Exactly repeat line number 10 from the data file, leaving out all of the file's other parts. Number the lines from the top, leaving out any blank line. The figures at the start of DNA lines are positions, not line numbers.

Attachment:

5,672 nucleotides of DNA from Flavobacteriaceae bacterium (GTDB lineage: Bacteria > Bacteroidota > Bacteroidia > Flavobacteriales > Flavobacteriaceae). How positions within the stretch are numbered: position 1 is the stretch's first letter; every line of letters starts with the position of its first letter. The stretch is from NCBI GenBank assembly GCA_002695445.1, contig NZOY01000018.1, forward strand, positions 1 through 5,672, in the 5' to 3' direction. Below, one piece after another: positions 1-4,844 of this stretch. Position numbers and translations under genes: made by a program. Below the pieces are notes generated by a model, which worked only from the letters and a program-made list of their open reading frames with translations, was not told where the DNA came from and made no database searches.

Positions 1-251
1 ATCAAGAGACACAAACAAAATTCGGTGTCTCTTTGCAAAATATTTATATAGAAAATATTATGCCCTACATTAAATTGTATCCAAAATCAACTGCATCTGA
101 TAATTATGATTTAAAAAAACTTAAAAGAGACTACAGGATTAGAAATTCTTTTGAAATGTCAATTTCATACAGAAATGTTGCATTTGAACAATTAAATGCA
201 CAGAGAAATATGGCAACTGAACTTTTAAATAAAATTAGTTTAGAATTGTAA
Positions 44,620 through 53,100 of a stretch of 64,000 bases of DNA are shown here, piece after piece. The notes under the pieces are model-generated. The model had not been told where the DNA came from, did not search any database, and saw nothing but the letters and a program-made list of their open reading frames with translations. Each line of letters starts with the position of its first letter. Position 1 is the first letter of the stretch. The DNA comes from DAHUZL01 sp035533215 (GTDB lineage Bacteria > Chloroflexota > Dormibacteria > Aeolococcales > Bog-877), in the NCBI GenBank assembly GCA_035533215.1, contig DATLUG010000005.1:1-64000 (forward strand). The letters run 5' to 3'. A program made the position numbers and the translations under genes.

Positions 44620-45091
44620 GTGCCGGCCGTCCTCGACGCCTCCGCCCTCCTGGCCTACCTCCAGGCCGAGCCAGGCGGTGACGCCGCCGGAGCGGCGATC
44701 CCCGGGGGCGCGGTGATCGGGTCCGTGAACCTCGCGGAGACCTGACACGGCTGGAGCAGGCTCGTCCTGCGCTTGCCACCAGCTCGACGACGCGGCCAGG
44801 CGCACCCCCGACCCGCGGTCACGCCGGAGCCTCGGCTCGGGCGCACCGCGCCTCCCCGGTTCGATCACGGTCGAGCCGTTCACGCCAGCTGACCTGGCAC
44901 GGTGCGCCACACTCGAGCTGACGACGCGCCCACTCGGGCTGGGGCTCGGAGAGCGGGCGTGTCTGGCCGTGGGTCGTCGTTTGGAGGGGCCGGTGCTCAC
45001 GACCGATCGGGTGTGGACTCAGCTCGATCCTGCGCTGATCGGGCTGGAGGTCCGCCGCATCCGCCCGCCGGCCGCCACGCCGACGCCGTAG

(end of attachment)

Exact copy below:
44801 CGCACCCCCGACCCGCGGTCACGCCGGAGCCTCGGCTCGGGCGCACCGCGCCTCCCCGGTTCGATCACGGTCGAGCCGTTCACGCCAGCTGACCTGGCAC